If a mini on the fairway is not a directional aid and there are rules about foot placement associated with where the lie marker sits, then why would it be illegal on the tee pad as long as the player follows the rules related to the lie marker? If Jerm places his mini on the right side of the box and throws from the left, then it’s a foot fault. As long as his plant foot is compliant with lie marker rules, seems a non-issue tome. Basically, the player has confined the throw to additional rules that normally do not apply on the tee box.

OTOH, the violation in the FPO sounds like the player put the bag some distance in front of the lie creating a visual cue for direction.
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Old 09-05-2020, 03:44 AM
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Quote:
Originally Posted by txmxer View Post
If a mini on the fairway is not a directional aid and there are rules about foot placement associated with where the lie marker sits, then why would it be illegal on the tee pad as long as the player follows the rules related to the lie marker? If Jerm places his mini on the right side of the box and throws from the left, then it’s a foot fault. As long as his plant foot is compliant with lie marker rules, seems a non-issue tome. Basically, the player has confined the throw to additional rules that normally do not apply on the tee box.
Without further additions to the rules I find it difficult to interprete it this way. It is a generally sensible way the rules could take but it would need mentioning in the rules. Currently there teebox is a lie that cannot be changed by the player. Also it has different rules: You must not have contact outside of the teebox when you throw, whereas you can have contact outside of your lie on any other throws. If you place the marker on the edge of the teebox would you then be able to place one foot behind the marker and one besides the teebox? I don't think this interpretation path makes the rules simpler. A marker on the teebox (if allowed at all) should not be able to change the lie in any way. Thus if it would be allowed to place a marker on the teebox you could place your foot anywhere, without the marker. However, no markers on the teebox probably is the better way to go. Would be nice to clarify that in the rules/FAQs.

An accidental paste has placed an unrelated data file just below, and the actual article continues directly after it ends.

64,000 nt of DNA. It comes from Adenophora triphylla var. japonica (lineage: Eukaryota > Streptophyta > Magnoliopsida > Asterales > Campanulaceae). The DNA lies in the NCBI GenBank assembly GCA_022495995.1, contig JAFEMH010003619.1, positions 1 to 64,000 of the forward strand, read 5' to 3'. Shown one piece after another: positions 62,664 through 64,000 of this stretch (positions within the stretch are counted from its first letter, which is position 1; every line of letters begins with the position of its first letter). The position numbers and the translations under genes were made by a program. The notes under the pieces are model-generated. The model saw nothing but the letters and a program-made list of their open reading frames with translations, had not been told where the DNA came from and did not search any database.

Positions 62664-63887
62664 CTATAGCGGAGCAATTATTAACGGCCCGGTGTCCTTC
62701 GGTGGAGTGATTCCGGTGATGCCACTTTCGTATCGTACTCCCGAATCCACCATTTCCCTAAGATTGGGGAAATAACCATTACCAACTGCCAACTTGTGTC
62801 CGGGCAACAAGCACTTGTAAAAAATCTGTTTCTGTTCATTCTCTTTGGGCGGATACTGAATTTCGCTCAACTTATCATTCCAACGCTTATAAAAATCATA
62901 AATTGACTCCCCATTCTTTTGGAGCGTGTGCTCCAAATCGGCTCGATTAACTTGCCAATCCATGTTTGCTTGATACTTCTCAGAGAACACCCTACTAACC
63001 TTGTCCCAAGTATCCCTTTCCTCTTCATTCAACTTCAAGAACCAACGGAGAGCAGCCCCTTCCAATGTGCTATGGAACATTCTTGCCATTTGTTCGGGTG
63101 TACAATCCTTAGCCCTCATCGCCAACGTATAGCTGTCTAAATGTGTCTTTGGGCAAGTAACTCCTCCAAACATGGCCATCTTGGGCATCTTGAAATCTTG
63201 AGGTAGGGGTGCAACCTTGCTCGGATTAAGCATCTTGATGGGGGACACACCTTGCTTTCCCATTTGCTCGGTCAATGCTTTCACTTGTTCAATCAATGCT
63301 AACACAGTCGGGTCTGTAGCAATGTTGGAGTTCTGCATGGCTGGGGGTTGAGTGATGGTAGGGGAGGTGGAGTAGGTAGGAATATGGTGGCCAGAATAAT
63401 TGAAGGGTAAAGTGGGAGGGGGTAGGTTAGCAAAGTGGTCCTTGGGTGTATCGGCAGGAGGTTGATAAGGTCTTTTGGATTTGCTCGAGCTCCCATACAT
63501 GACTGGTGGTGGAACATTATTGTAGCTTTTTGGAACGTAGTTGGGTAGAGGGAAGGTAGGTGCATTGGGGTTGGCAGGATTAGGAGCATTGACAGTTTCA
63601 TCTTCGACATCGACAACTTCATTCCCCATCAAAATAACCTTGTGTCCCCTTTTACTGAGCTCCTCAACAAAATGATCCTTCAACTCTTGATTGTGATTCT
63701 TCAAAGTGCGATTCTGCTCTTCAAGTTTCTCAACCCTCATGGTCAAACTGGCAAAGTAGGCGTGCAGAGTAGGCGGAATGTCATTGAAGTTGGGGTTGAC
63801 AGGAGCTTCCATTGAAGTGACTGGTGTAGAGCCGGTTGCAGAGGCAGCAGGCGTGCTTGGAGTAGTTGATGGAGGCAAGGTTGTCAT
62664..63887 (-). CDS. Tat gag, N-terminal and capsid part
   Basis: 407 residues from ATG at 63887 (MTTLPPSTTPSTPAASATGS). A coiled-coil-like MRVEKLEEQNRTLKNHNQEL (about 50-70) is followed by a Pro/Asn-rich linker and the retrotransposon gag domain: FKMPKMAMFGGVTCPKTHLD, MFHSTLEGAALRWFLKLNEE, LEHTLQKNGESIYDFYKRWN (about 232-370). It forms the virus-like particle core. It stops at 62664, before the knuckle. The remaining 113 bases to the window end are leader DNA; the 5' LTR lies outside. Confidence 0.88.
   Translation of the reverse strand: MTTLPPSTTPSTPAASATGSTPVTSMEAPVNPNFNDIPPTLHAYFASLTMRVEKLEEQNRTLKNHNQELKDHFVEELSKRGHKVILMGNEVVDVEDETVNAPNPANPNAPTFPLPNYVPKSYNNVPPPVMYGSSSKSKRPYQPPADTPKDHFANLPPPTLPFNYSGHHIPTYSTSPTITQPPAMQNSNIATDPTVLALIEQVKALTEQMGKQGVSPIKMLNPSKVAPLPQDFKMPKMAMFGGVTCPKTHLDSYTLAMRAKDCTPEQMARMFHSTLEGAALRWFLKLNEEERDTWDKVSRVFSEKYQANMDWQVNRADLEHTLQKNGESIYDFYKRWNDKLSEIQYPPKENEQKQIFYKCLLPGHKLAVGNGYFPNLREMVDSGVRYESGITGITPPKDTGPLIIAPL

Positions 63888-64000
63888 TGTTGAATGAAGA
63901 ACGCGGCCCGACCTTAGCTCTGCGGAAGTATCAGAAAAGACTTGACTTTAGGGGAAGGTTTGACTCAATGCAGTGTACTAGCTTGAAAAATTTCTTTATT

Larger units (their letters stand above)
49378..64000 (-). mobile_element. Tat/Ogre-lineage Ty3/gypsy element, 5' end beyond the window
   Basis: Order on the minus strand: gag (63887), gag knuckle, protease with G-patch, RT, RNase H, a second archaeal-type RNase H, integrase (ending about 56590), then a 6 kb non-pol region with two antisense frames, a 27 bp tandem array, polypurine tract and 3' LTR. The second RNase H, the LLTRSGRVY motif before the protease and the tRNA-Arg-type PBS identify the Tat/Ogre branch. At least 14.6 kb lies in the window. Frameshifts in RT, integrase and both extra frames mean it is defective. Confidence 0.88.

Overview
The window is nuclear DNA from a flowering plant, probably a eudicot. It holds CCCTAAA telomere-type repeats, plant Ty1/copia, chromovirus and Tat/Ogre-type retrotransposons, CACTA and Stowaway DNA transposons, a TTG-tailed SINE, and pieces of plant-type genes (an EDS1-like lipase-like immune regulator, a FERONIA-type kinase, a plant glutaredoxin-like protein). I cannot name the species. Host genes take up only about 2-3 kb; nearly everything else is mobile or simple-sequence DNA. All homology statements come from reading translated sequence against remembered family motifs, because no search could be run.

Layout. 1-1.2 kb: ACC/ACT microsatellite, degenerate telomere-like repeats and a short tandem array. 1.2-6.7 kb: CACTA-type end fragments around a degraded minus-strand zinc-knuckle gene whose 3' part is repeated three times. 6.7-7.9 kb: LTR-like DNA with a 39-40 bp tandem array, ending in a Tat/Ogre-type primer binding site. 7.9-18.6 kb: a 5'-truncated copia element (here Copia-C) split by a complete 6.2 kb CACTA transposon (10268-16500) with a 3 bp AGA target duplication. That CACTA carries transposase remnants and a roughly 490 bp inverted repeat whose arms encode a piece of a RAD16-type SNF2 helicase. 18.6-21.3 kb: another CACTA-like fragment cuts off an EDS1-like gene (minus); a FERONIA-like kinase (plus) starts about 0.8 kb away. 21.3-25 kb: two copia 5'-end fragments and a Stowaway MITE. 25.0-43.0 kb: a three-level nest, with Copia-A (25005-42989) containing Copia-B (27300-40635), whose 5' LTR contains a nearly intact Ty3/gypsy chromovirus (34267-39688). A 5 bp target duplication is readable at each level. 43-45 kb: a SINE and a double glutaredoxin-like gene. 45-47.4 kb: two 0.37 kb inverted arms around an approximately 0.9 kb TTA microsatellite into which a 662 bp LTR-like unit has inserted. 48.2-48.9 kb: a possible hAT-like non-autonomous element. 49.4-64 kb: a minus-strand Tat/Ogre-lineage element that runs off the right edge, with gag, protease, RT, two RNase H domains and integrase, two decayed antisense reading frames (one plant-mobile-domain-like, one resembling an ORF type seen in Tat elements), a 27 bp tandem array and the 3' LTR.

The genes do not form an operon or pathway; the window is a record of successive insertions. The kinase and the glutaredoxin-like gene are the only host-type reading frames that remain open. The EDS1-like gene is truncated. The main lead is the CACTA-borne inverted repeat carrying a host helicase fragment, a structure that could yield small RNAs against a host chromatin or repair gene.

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Old 09-05-2020, 04:21 AM
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They should just fix that obnoxious rut on the front of the tee pad. Level that bitch out. To me what is shocking is the lack of unity in tee pad equity on these courses they play. He's complaining about the giant rut where you'd plant. And he's not wrong either.

Jerm also memtions at a different point, that he doesn't need a run up, it just looks cool. If anything, I think tee pads/areas need more work than the baskets. The teeing surfaces are all over the damn place. Block/brick pads look nice but they're not.

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Old 09-05-2020, 12:22 PM
txmxer txmxer is offline
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Quote:
Originally Posted by Meillo View Post
Without further additions to the rules I find it difficult to interprete it this way. It is a generally sensible way the rules could take but it would need mentioning in the rules. Currently there teebox is a lie that cannot be changed by the player. Also it has different rules: You must not have contact outside of the teebox when you throw, whereas you can have contact outside of your lie on any other throws. If you place the marker on the edge of the teebox would you then be able to place one foot behind the marker and one besides the teebox? I don't think this interpretation path makes the rules simpler. A marker on the teebox (if allowed at all) should not be able to change the lie in any way. Thus if it would be allowed to place a marker on the teebox you could place your foot anywhere, without the marker. However, no markers on the teebox probably is the better way to go. Would be nice to clarify that in the rules/FAQs.

Any where else, your lie is an 11” circle. How can the tee pad be your lie? They are two completely different scenarios.

I suppose if you define it as the limit of where you can place your feet on a throw ?

And we know that pros are often allowed to throw from the sides. Big run ups from off the tee pad, etc.

Ultimately the rules don’t truly address the issue. I don’t believe that a mini placed directly in front of your plant foot offers any directional aid which would make the issue moot IMO.

WOLF has good point that the tee pad should be fixed in general, but particularly for a pro event. But then there is economic reality.

Sports are generally considered fair as long as everyone plays by the same rules.
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  #20  
Old 09-05-2020, 10:12 PM
txmxer txmxer is offline
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I had a related thought—frequently players are allowed to throw from the side of the tee box. This is marked by flags or other means.

If a player were to place a mini in the dirt along the line of the flags to prevent a foot fault, would this be a violation?

I suspect most will say yes, but I think this whole thread is a gray area and not well addressed in the rule book.